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Class Cestoda - covering of ingested eggs is digested away...

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Class Cestoda The class Cestoda consists of the tapeworms, an example of which is shown in Figure 22. The tapeworm scolex (head/neck region) has hooks and suckers that allow the organism to attach to the host's intestinal wall. Behind the head is a short neck and then a long string of proglottids. Each proglottid segment contains a full set of both male and female sex organs and very little other structure. Since the animal does produce wastes, it retains its excretory canals, but no digestive system is needed. Being sessile organisms in a fairly stable environment, tapeworms have only rudiments of nerves. Following fertilization, proglottids become a bag of eggs that when mature, breaks off and passes out with feces. If the eggs of tapeworms are ingested by pigs or cattle, the larvae become encysted in the muscle of the hosts. The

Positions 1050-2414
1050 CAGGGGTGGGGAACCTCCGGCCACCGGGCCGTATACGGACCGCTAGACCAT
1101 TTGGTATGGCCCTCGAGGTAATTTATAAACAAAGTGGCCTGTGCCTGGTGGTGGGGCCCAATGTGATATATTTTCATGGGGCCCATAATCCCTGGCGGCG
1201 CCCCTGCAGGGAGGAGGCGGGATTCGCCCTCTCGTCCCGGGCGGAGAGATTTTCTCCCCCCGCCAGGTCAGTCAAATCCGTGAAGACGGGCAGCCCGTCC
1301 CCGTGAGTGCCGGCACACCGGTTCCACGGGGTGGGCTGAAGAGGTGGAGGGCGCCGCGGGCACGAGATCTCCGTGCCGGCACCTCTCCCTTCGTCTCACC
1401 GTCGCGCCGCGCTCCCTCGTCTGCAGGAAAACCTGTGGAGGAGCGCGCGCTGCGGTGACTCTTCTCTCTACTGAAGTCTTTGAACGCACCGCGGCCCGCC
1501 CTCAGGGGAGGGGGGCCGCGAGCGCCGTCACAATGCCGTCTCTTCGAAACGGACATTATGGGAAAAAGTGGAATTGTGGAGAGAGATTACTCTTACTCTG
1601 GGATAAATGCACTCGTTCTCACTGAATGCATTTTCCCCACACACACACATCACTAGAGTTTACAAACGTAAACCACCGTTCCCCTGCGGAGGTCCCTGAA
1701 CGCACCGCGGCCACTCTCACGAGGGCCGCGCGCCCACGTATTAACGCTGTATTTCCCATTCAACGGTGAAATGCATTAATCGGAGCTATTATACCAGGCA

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Unformatted text preview: covering of ingested eggs is digested away and the larvae burrow through the intestinal wall and travel by bloodstream to lodge and encyst in muscle; a cyst is a hard-walled structure sheltering a larval worm. If humans eat the meat of infected pigs or cattle and fail to cook it properly, they too become infected. The Phylum Rotifera Rotifers (shown in Figure 23) belong to the phylum Rotifera, which contains about 2,000 species. Rotifers are often observed in biology lab preparations. Their digestive tract is the inner tube and the rest of the animal is the outer tube (of a tube-within-a-tube body plan). Rotifers are microscopic and abundant in freshwater. A crown of cilia (corona) forms a rotating wheel that serves as both an organ of locomotion and acts to deliver food to the mouth. ....
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